Lord Turner has, in some ways, the perfect combination for the job. First, he’s willing to tackle political shibboleths. Last year, he questioned whether rich countries should aim to grow their economies, for example. He has described much of the financial sector as ‘socially useless’.
But he’s been able to hone this reputation in part, observers say, precisely because he also has the stamp of the establishment about him. His background is in academia, business and finance, not climate advocacy. ‘People find it interesting that someone from that background has got involved in climate change,’ Lord Turner says. ‘I’ve always been very convinced that we need to bring to the climate change area rigorous, economic quantitative analysis which actually worked out what’s possible.’
He started reading about climate change while at the Confederation of British Industry in the 1990s and gradually became convinced of the science.
‘I’d always been worried about countryside destruction, wildlife encroachments on habitat, biodiversity. Why? I don’t know. It’s just somewhere along the line I care,’ he says.
When I ask what part of his job at the CCC keeps him up at night, however, Lord Turner seems surprised.
‘Every time I come here, I always come back and tell my wife in the evening I really enjoyed it because it’s fascinating, and I think it’s very worthwhile. Are there things that worry me in it? Not really.’
It’s perhaps this ability to calmly analyse the task at hand that leads author Chris Goodall, who shared a room with him at Cambridge University, to say: ‘In a rational world, he would be prime minister. He’s the best technocrat prime minister we never had.’
And while tackling climate change is a huge job, Lord Turner has other massive tasks on his mind - which is what is ultimately costing the CCC its chair. At the moment he is also chair of the Financial Services Authority as the banking sector tries to rehabilitate its image after the financial crisis. ‘The FSA job, although described as a three-day a week job, is a more than full-time job,’ he explains.
The current climate
Aside from his parting shot to the government, what shape does Lord Turner leave the CCC in as it fights to ensure the UK keeps on track to slash carbon emissions by 80 per cent from 1990 levels by 2050?
On paper, Lord Turner’s stint at the climate chief job has been a success: ambitious interim carbon targets have been set, and the UK’s emissions are, so far, declining fast enough to meet them. Not bad for an organisation that dates back to 2008, when the Climate Change Act became law. Then, there was a cross-party consensus: just three MPs voted against the legislation, which made the UK the first country to have a long-term, legally binding emissions target. It established the CCC to help set carbon ‘budgets’ for the UK, measure progress and advise government.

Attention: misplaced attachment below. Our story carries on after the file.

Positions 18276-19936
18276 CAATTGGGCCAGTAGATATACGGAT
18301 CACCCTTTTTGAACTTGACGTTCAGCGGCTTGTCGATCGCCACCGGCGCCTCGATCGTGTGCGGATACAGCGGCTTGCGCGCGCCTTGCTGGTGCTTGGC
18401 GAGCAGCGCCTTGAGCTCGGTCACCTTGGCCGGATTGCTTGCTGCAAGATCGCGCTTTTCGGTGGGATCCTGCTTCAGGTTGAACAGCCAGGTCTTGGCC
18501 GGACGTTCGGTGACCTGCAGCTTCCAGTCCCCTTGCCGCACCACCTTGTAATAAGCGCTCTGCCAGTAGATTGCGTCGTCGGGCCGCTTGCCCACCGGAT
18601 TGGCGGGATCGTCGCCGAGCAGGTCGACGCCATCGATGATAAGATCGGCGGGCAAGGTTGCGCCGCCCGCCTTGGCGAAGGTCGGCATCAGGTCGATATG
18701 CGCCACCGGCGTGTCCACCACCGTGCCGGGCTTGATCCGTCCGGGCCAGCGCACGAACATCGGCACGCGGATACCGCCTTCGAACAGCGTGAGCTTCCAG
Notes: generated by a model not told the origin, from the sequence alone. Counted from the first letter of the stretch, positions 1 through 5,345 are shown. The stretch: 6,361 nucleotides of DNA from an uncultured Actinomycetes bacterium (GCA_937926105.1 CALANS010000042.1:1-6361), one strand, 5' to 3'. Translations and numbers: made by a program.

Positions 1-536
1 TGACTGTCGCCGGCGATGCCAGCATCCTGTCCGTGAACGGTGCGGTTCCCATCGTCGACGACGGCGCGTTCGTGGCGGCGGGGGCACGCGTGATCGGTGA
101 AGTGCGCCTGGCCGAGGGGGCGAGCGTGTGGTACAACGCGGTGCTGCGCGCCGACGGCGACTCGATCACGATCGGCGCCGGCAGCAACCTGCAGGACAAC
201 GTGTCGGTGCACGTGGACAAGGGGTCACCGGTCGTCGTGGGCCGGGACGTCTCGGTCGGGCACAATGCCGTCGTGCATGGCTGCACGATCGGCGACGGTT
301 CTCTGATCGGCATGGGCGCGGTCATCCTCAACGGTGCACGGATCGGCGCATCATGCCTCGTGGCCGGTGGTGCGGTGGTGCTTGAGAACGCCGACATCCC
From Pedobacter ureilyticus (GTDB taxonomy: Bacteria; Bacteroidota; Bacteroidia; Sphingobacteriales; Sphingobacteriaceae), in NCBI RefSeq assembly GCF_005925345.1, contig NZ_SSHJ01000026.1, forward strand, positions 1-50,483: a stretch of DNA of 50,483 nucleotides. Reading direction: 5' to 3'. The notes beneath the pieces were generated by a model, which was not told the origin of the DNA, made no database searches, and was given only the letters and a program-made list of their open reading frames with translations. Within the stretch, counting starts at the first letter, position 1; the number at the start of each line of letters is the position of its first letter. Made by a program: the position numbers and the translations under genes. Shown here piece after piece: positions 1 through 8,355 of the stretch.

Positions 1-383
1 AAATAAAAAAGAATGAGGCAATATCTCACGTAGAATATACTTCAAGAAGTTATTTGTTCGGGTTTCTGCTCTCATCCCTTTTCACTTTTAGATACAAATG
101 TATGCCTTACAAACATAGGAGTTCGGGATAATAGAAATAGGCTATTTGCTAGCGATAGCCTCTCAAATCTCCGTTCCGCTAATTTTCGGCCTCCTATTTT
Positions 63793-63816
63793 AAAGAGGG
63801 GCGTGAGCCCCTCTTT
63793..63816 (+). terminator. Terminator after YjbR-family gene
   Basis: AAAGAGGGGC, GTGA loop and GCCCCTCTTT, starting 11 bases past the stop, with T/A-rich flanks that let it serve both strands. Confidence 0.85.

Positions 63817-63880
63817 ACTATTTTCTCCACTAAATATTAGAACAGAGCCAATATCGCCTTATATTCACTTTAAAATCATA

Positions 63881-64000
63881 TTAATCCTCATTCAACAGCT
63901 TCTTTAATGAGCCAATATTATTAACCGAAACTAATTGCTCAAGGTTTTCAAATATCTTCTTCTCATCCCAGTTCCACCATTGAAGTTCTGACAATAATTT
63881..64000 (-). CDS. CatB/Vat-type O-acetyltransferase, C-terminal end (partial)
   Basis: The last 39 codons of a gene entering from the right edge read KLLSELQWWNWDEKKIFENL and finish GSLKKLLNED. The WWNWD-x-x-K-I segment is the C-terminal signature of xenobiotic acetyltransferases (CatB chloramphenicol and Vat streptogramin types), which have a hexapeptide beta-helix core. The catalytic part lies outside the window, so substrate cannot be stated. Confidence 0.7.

‘I spent about half the time working on climate change in the first eight months [at the CCC], before I also got the FSA job. I got the thing going,’ Lord Turner says. ‘I’m very happy with what we’ve achieved at the committee. I think we’ve set a standard for very high-quality analysis of these issues, our recommendations have been accepted. I think we have a machine that does excellent analysis.’
A lasting legacy
Under Lord Turner’s guidance, the CCC has set the first four carbon budgets, and all four have been approved by parliament. The fourth, and most politically challenging so far, will see the UK slash its emissions 50 per cent from 1990 levels by 2027.
He describes the Climate Change Act as ‘one very powerful lever’. One of then chancellor Gordon Brown’s first moves in government, back in 1997, was to hand over the power of setting interest rates to the a monetary policy committee at the Bank of England. Lord Turner says the Climate Change Act did the same for climate policy.
Reaching, as he does repeatedly, for the language of economics, Lord Turner enthusiastically describes the act as an ‘external commitment device’. He leans forward, chopping his hands in the air to emphasise the point.
‘If you leave that to parliament and government to decide everything year by year, without that external commitment device - through a process of “I want to be good, but not quite yet” - you’ll never quite get there.’
So far, the UK is on track to stay within its first carbon budget, which ends this year. The country’s CO2 emissions have dropped from 624 million tonnes in 2008, when the CCC was established, to 590 million tonnes in 2010 - the most recent data.
‘In terms of what has happened to the UK’s carbon emissions, we’ve made stunning progress,’ Lord Turner says.
The peer also notes that the average person’s CO2 emissions still need to go down from about 8.3 tonnes per person per year, to around two tonnes - the carbon footprint of a Brazilian person today. This implies a dramatic change.
But, given the past few months have seen the government taken to court over cuts to the solar feed-in tariff, which led to social landlords cancelling and then hurrying to restart programmes to install PV on their tenants’ roofs, combined with uncertainty over government policy and mixed signals over the green agenda, the reassuring presence of Lord Turner is perhaps just what the sector has needed.
His replacement will have a more difficult job still, and solid, steady shoes to fill.